Authors: Silvana Ghiu, PhD, P.E., Gerry Filteau – SPI, Diane Gatza – West Basin Municipal Water District
Large-scale implementation of seawater desalination for augmentation of potable water supplies is receiving increased consideration globally, including specific regions of the U.S. Notably, California, Florida and Texas have projects under development. A significant factor in the implementation of seawater desalination for potable water production is the energy consumption associated with the process, perceived or actual. The presentation of energy consumption values by different entities often suffer from a lack of local real world data and standardization in the calculation methodology, reporting format and transparency with regard to basic process and engineering assumptions. This presentation will summarize the results of a twelve month Tailored Collaboration between Water Research Foundation (WRF) and West Basin Municipal Water District (West Basin). Separation Process (SPI) consulting engineers are the selected contractor and principal investigator for the project which will develop an Excel based energy consumption model together with the guidance and tools to understand and communicate the energy consumption associated with seawater desalination by Reverse Osmosis (RO) process.
The objectives of this collaboration are to: (1) Establish relationships between operating parameters and treatment process performance for key components of the overall seawater desalination process. This work provides specific guidance identifying the impact of source water quality, membrane selection and variations in operation on energy consumption; and (2) Define a standard energy consumption model which will provide thorough, accurate estimation, in addition to consistency and transparency as to its basis.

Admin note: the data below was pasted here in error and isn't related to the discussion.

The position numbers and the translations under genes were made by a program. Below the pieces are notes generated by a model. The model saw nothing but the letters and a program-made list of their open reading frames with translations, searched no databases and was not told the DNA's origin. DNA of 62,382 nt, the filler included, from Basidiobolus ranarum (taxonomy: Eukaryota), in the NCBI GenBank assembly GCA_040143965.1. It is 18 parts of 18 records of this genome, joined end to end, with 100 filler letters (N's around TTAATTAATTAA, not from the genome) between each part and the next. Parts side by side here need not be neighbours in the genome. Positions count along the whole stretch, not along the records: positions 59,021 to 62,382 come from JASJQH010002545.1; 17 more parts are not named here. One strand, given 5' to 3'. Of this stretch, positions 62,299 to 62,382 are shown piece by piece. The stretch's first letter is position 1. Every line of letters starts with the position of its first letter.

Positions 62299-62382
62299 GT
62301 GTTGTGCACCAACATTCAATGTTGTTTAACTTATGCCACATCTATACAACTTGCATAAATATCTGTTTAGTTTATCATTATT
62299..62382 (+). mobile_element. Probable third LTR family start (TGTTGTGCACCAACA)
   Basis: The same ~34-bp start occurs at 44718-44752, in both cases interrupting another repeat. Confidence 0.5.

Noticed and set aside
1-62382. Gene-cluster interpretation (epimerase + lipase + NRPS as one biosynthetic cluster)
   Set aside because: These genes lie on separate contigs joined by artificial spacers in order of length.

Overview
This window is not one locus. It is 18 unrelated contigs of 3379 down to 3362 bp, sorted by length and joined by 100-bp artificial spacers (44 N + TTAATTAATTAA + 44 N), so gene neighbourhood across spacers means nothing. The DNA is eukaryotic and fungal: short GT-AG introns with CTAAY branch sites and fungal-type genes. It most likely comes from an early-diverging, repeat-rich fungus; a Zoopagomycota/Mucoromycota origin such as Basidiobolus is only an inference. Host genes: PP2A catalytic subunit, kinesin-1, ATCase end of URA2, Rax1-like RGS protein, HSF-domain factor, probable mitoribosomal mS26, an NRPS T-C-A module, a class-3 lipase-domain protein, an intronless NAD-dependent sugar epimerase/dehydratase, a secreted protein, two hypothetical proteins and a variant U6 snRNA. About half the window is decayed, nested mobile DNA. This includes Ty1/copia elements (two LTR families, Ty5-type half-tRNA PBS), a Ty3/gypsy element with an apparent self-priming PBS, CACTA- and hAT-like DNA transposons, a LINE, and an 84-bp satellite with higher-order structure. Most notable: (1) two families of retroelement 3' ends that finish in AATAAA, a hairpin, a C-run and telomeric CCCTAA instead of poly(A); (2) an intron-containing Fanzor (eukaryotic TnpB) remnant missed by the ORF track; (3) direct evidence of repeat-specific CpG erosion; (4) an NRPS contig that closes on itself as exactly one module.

Part 1 draws on real-world performance data generated at the West Basin Municipal Water District’s Ocean Water Desalination Demonstration Facility (OWDDF) in Redondo Beach, CA. The OWDDF is a new state-of-the-art facility demonstrating the complete desalination process, including membrane filtration pretreatment, reverse osmosis, and post treatment, on an open intake supply. In addition to quantifying the impact of operating variations on energy consumption, the facility encounters seasonal source water quality fluctuations, including storm events and algal blooms. This data is compiled in the form of guidance to quantify the impact of operating parameter and source water quality changes on process energy consumption.
Part 2 is the development of a desalination energy consumption model. This tool establishes a standard framework for energy consumption estimating and guides the user to identify all energy consumption elements within a facility, reviews guidance provided from Part 1 of this project and clearly defines the basis for assumptions used.
It is anticipated this work will advance the application of desalination process refinements which minimize energy consumption. This will be accomplished by disseminating relevant data from the OWDDF and providing a tool which aids the desalination community in identifying the optimum approach and communicating those results accurately and clearly.